People often approach the issue of gay rights (if one can even call it an issue) from the "doing the right thing" perspective, meaning that supporting the rights of homosexuals, bisexuals and transgender people is the right thing to do because everyone should be free to be who they are without facing discrimination of any kind.
This argument is, of course, extremely valid, but perhaps not the most effective when seeking the support of big businesses and financial institutions.
I recently interviewed Todd Sears, founder of Out on the Street, the first global LGBT leadership organization in the financial industry, and he told me that the ability to demonstrate that "diversity makes business sense" was at the heart of the success of his initiative.
"What we were able to do is reframe that conversation - there's definitely a 'right to do thing' piece here... but there's very much a business piece, and unlike a lot of other issues you can actually come at it from both sides," Sears said.
Prior to founding Out Leadership, the umbrella organization which includes Out on the Street, Sears was a private banker at Merrill Lynch. There, he started the first team focused on LGBT financial planning and financial advising in the United States.
Out on the Street--the "street" referring to Wall Street-- has grown from six to 20 banks participating in the initiative globally, Sears said. It counts Lloyd Blankfein, CEO and chairman of Goldman Sachs, among its advisory board members.
"I would talk to financial advisors all over the country, a number of whom were straight, who either had gay clients and didn't know what to do or had gay kids and didn't know what to do. So they reached out and asked for help," he said, noting he often was the first gay person with whom they came into contact.
Now, Sears has just launched Out in Law, using a similar model, but aimed at legal businesses.
The emerging lesson: make the case that your cause is something people will lose money over if they continue to oppose it. It may not sound very orthodox, but it seems to be working. In other words: money talks.
Take, for example, what happened this year on St. Patrick's Day. In cities across the U.S., the Irish community celebrates their patron saint with parades, the largest one taking place in New York City.
LGBT groups have been claiming their right to take part openly in the parade for over a decade but always received no for an answer from parade organizers. The same thing happened this year with the exception that, for the very first time, major parade sponsors, including brewing giants Guinness, Heineken and Samuel Adams decided to pull their support in protest of the organizers' anti-gay stance.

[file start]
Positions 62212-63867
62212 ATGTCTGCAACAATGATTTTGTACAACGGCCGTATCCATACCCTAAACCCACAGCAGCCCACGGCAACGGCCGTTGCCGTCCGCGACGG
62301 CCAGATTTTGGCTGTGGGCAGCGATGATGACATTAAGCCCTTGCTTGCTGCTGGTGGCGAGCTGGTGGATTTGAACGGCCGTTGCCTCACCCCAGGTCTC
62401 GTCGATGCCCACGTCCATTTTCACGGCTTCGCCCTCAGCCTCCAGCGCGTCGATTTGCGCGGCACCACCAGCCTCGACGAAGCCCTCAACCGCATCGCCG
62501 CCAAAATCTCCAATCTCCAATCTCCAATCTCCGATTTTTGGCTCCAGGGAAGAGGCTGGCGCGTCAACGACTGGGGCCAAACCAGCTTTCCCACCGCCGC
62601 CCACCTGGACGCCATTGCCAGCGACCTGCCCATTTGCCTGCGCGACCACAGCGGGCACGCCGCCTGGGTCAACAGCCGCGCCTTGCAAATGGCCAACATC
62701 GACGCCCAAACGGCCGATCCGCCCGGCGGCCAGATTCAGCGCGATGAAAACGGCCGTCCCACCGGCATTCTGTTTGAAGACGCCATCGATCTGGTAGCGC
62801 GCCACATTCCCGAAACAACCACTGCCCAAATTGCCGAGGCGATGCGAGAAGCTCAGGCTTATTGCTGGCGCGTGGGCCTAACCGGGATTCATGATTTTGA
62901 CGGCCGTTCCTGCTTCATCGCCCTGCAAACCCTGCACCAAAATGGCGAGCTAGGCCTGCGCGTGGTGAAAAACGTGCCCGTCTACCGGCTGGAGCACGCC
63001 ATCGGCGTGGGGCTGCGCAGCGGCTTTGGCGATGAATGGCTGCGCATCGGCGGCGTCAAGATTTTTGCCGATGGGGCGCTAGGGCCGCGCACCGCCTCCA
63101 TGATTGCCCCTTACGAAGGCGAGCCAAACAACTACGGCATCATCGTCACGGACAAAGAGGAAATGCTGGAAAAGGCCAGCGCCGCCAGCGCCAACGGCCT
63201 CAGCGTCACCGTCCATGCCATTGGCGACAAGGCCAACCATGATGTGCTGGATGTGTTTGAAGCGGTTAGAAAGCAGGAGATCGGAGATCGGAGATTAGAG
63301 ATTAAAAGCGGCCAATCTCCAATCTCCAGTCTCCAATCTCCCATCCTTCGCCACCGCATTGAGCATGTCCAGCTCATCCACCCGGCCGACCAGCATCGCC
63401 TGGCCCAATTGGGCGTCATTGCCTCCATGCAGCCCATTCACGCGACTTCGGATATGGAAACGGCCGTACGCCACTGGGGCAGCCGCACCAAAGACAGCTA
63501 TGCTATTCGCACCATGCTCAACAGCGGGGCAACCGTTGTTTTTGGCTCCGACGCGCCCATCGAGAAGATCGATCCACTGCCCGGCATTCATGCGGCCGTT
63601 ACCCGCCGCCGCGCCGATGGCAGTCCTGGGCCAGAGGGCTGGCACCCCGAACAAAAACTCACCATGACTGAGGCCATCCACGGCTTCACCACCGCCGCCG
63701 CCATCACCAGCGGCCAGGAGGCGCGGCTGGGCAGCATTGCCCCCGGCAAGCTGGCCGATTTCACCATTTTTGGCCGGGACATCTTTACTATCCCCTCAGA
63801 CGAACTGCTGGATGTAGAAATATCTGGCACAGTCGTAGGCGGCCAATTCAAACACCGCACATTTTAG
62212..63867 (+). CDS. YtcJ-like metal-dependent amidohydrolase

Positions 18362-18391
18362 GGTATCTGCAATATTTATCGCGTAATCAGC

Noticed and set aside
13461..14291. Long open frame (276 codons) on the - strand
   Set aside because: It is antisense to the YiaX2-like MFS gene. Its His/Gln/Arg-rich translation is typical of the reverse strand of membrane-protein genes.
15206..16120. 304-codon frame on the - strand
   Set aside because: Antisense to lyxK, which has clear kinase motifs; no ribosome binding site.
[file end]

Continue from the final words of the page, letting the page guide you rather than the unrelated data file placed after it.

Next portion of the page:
"Five years ago they wouldn't have said it was bad for business. Suddenly there were several things that kind of clicked and they realized that it can be bad for business," Sears said.
"And it's not just about selling enough beer, it's about 'are we going to attract new talent if we discriminate against gay people'?," he said.
Can a business case be made for other civil rights struggles such as women's rights? Yes.
In the fight for gender equality, the importance of women's economic participation increasingly is emerging as a pivotal argument.
On Tuesday, the first woman to head the U.S. Federal Reserve Janet Yellen said that the benefits of the growing participation of women in the economy are "clear and substantial" as the country continues to recover from recession.
In a speech she made in Beijing this month Christine Lagarde, the head of the International Monetary Fund, also noted that women and economic growth have a "very clear relationship," while U.S. President Barack Obama pledged last week to address the gender pay gap in which women earn three-quarters as much as their male counterparts.
And there are numerous reports, studies and research arguing that greater involvement of women in the economy is a win-win situation for all players. Banking giant Goldman Sachs even published a study on it.
It's true, however, that there are other important factors which have and are playing a key role in the swift advancement of the rights of the gay population.
One example is the number of people who have come out in recent years, among them major figures in the film industry, the media and sports.
"The more people that have come out the less of a deal it is," Sears said. "And the more people realize they have friends and loved ones who are gay."
"But I truthfully really do think that the business community pushing this has been the key catalyst," he said. "The first companies here in the U.S. which started providing domestic partners benefits to their employers (regardless of their sexual orientation) started doing so fifteen years ago."
Way ahead of their time.
Photo: Gay marriage supporter Vin Testa waves a rainbow flag in anticipation of U.S. Supreme Court rulings in the cases against California's gay marriage ban known as Prop 8 and the 1996 federal Defense of Marriage Act (DOMA), outside the court building in Washington, June 24, 2013. REUTERS/Jonathan ErnstSuggest a correction